Ben Hughes, handler of the weather-predicting groundhog Punxsutawney Phil, holds Phil in the air after removing him from his stump in Punxsutawney, Pa., in 2009.AP file
So — are we going to have six more weeks of winter?
Depending on what transpires on Gobbler’s Knob tomorrow, it could go either way.
Listening to the prognostications of a pampered, overfed groundhog is great theater but hardy something to trust — even after more than 110 years. Punxsutawney Phil last year saw his shadow, meaning six more weeks of winter.
But if you recall, February and March 2012 were hardly winterlike. Groundhog day 2012 saw the mercury climb to 44 degrees in Grand Rapids. The mercury hit 60 degrees or better on 19 days last March, including five days at 80 degrees or better.
You might say winter 2012 was a nonevent. This season was on a similar trajectory until an arctic blast and lake-effect snow pounded the region Jan. 21-24, with daily highs in the teens and overnight lows below zero or in the single digits. Lakeshore counties
were blasted with more than a foot of snow, and Grand Rapids logged more than 6 inches.
What made this particular cold snap unsettling was its bitter onset.
Much of the state basked in 40-plus-degree temperatures before plunging into single digits and subzero cold. You could tell something was afoot by the rapid change in air speed and the last-minute feeding frenzy by birds.
Perhaps birds have an avian version of the breathless television meteorologists warning of bone-rattling cold and lake-effect snow. We were given ample warning of changing conditions, so no one should have been caught unprepared.
The drastic temperature swing probably will result in the loss of perennials and ground covers that had to endure subzero cold without benefit of snow. Roots of most landscape plants are injured when the soil temperature drops below 10 degrees. Snow -— like
mulch, is nature’s version of insulation. The ground temperature beneath a thick layer of snow stays around 32 degrees, even if the air temperature drops into the single digits.
A science teacher in Arizona did some computing and determined that a 10-inch layer of snow has the insulation value of a 6-inch layer of R-18-rated fiberglass insulation.
Indeed, a good layer of snow on the roof tells you the attic insulation is working.
You’ll be able to see this first-hand in April when forsythia bushes start to bloom. During severe winters, the prized yellow flowers often are missing from upper branches. Blooms congregate on the lower 12-18 inches of the shrub. Buds protected under a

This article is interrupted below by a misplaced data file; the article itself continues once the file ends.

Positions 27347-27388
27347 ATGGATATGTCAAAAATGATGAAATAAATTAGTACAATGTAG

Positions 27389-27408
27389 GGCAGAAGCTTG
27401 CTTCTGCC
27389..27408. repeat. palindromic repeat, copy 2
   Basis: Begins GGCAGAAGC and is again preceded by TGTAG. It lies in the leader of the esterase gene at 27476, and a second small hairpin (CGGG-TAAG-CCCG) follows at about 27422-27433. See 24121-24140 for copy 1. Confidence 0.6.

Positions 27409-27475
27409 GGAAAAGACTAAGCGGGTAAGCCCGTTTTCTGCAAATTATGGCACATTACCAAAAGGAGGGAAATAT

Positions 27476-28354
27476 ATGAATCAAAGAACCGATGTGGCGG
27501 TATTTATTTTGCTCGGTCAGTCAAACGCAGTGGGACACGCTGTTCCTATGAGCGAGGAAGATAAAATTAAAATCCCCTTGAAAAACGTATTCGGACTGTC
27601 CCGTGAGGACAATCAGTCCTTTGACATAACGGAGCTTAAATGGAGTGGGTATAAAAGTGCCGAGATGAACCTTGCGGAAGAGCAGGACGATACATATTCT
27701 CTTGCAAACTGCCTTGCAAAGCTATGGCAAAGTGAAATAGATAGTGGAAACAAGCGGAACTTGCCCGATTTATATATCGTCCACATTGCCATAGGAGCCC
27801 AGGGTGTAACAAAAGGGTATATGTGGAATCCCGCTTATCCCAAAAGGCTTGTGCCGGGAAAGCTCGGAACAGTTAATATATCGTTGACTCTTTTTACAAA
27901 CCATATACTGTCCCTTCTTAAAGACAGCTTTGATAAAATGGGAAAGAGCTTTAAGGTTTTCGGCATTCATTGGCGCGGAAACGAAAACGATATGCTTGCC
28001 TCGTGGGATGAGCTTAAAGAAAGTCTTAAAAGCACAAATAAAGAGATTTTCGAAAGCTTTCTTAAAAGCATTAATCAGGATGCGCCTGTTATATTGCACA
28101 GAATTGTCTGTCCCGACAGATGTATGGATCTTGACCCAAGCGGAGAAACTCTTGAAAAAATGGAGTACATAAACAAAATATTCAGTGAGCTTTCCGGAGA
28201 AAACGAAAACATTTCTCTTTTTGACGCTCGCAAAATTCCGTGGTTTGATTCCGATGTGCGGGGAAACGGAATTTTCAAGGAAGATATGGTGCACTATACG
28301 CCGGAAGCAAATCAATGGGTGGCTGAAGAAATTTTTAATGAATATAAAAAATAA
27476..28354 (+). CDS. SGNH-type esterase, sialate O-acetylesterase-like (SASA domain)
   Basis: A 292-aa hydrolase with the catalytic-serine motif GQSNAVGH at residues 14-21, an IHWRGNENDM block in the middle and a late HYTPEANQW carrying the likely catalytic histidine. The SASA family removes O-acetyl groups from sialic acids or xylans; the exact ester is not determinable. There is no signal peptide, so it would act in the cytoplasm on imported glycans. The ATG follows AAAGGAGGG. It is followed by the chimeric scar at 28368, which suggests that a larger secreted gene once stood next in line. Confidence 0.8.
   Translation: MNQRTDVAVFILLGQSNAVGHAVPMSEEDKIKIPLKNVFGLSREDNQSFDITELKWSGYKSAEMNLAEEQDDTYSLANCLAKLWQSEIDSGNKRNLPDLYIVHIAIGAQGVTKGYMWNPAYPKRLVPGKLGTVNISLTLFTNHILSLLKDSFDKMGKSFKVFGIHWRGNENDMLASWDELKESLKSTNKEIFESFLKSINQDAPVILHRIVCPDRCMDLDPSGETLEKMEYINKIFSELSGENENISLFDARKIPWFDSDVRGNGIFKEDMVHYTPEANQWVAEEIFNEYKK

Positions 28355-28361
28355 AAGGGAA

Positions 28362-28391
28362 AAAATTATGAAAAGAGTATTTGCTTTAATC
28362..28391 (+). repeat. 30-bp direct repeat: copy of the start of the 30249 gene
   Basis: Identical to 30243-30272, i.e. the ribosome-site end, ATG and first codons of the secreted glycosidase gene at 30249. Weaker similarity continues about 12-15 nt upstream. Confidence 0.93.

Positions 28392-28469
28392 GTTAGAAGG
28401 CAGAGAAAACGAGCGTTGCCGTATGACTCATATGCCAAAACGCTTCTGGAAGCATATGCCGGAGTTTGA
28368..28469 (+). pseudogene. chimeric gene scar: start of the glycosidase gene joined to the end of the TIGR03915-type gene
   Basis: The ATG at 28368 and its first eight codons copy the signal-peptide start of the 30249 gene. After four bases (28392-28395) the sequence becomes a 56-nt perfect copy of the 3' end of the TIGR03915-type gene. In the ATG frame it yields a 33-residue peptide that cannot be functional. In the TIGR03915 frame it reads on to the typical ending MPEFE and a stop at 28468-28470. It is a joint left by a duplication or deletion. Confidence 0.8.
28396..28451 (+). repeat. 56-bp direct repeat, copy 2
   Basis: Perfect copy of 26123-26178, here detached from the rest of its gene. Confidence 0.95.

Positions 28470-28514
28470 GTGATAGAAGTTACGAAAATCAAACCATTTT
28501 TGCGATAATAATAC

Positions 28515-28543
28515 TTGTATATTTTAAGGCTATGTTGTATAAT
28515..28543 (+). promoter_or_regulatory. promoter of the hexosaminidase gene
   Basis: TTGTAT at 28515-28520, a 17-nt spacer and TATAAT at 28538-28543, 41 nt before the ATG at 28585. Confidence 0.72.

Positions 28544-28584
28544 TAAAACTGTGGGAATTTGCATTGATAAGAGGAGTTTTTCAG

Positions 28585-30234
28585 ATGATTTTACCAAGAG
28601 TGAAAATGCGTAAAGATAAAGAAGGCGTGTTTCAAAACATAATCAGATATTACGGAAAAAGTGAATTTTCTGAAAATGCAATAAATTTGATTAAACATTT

thick blanket of snow are unscathed, while those exposed to cold, drying winds are void of blooms.
When there’s enough snow to shovel, I typically recommend piling it at the base of shrubs and on top of perennials. The operative idea here is shovel — not plow or blow.
Snow pushed or thrown onto plants is denser than natural snowfall and tends to stick together. As it settles, it can rip branches from shrubbery, according to research by the University of Vermont. This is particularly true of branches that are already brittle
because of extreme cold.
Gently placing snow at the base of shrubs rather than heaving it on will offset potential damage while affording protection.
Foundation plants are prone to snow damage, but not necessarily from a plow or an overly exuberant kid with a shovel. They’re more likely to be crushed by ice and snow falling from the roof. Plants cushioned with a layer of snow will better absorb the impact.
Plants protected by a tepee-shaped wooden frame fare best.
Then there is the unintended damage caused by plows. Plants situated along walks and drives often are mowed down by plows or the weight of snow being pushed at 20 mph. Many commercial snowplow operators encourage clients to place posts with reflectors at
the edge of lawns and gardens to help drivers stay on the pavement. This might be a bit of a challenge if the ground is solidly frozen.
Another peril to plants is road salt and other melting agents applied to drives and walks. The next time it snows, salt already on the ground invariably is plowed or piled around plants. It leaches into the soil and damages plant roots. Calcium chloride
is a safer alternative — especially is you mix it with kitty litter or sand to enhance traction.
Perhaps that is what keeps tuxedo-clad groundhog handlers from tumbling down Gobbler’s Knob while hoisting a 34-pound rodent to a sea of television cameras